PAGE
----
Hmm.. what an odd little film. Can't say I didn't enjoy it though.
Fantastic acting and editing. Impressive colour scheme. Great costumes and a powerful score from Philip Glass.
Great biopic about a fascinating writer, who is obsessed with beauty and Nationalism. The moral of the story is: if you surppress your homosexuality for too long, you will overthrow your government. Let that be a lesson to you darn kids!
Mishima: A Life in Four Chapters is beautiful experience that depicts the life, nature, and artistic works of one of Japan's most famous and enigmatic writers. Paul Schrader's film grapples with the many themes that Mishima, himself, dealt with in his novels, plays, and films. Namely, the relationships between beauty, the human body, the nature and meaning of art, duty, and perhaps most importantly, patriotism. I say most importantly for the later, because of the events of Mishima's last day and the the beliefs that led him to carry out the events of November 25, 1970.
The film unfolds in a very unique way. We see Mishima wake up in his regal mansion, dress himself in an officer's uniform and…
Paul Schrader's 80s epic is a slight disappointment. The mix of B&W images with color sequences feels kind of outdated today and the main character remains distant and dull. The film has a powerful ending though.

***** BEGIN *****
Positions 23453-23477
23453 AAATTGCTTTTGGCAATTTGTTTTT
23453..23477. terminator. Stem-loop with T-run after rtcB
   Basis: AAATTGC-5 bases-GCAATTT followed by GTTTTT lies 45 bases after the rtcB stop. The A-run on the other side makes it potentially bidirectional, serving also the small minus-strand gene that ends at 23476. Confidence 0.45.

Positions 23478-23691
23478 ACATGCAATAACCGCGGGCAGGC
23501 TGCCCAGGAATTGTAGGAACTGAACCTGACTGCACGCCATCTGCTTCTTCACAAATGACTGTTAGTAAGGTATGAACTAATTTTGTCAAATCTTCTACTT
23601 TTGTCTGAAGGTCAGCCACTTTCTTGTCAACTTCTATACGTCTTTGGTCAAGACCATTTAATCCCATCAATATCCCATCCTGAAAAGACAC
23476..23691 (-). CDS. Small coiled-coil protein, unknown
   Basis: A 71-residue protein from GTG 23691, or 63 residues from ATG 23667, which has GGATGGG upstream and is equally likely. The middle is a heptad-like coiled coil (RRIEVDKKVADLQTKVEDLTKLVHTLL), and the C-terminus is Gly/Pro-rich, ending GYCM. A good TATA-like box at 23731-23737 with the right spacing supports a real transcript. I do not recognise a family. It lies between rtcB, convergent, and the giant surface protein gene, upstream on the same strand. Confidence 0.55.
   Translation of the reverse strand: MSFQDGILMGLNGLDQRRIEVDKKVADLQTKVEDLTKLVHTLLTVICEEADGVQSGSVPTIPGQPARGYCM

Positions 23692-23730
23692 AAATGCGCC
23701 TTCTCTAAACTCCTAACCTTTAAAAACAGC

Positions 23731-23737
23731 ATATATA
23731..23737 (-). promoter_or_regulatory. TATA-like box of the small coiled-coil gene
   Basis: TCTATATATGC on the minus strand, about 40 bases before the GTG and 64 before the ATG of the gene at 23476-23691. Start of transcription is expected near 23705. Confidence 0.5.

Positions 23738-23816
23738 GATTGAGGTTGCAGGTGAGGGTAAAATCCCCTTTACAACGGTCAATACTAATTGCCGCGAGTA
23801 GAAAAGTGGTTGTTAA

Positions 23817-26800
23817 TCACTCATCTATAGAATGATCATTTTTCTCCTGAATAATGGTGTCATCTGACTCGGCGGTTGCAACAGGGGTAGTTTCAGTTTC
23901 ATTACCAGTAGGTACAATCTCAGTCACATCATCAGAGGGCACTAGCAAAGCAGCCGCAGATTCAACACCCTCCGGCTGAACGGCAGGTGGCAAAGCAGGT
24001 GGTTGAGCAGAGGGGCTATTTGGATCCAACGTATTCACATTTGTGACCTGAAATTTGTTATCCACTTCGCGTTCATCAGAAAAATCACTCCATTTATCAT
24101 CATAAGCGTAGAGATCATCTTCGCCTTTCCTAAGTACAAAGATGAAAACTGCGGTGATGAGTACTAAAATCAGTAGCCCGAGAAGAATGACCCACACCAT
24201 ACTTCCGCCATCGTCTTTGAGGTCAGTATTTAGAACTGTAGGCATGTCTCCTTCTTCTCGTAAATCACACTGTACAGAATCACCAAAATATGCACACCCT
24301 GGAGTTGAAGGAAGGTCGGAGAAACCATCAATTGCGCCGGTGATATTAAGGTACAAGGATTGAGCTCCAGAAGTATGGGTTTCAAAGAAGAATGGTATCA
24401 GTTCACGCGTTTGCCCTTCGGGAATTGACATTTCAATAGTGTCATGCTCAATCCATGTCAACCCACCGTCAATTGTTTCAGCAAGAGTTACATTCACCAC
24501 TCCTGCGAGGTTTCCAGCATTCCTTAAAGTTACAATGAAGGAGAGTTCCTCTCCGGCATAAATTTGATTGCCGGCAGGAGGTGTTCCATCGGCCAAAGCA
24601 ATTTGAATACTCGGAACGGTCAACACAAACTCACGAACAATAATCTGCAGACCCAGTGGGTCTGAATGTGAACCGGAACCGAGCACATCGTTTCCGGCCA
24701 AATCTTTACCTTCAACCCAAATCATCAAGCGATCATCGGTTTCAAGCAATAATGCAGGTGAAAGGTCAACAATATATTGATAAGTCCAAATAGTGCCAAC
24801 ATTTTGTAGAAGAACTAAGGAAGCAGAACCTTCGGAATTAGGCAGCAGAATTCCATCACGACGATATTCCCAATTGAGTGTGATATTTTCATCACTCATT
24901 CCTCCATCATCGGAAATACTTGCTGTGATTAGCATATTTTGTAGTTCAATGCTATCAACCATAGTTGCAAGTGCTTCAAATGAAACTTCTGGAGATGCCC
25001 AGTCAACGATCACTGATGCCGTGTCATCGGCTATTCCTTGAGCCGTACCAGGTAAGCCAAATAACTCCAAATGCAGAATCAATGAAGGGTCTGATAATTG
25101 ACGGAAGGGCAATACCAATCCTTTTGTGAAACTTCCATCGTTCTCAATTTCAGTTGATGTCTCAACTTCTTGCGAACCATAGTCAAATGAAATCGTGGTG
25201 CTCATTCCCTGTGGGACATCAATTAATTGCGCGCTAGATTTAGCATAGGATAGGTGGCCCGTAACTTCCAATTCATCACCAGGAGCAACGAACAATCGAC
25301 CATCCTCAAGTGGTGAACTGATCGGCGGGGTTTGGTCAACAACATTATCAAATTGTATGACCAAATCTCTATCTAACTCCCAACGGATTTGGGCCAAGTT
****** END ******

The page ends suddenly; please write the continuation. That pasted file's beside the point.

One of the most inspiring artistic achievements I've seen in recent memory.
A masterwork. Philip Glass' score works perfectly and Schrader's screenplay, consisting primarily of Yukio Mishima's own words, and direction are visionary. From the ingenious organization into the four chapters to the integration of the writer's fiction with important memories of the writer's life to the different color palettes which decorate each level of the film's realities and fantasies, this exquisite and deeply felt biopic is one of the best I've ever seen. Schrader captures the essence of a life.
So good. One of the best biopics ever.
Siento que me es necesario informarme más sobre el legendario Yukio Mishima, que casualmente ha estado presente en mis últimas lecturas (por ejemplo: www.goodreads.com/book/show/3211793-le-tour-de-la-prison) y del cual he tenido consciencia de su existencia desde hace un tiempo gracias al maestro literario japones, Yasunari Kawabata (de quien fue discípulo), para poder comprender mejor la belleza de este biopic. De seguro lo estaré revisitando. <3
Mishima: A Life in Four Chapters is a work about the act of creating art while simultaneously striving to become it oneself. Yukio Mishima's career seemed to be one rumination on the same subject after another, youth and beauty and a longing for an imperialist past driving his artistic process throughout his life until his final act that serves as both a culmination of this ideology and an indictment of its inherent flaws. Schrader's approach is unpredictable, heavily-stylized sets serving as the environment for the stagings of his works, these precursive adaptations allowing for insights into Mishima's life in ways that the standard forms of conveyance wouldn't. These make up a majority of the film, each bizarre and intriguing in…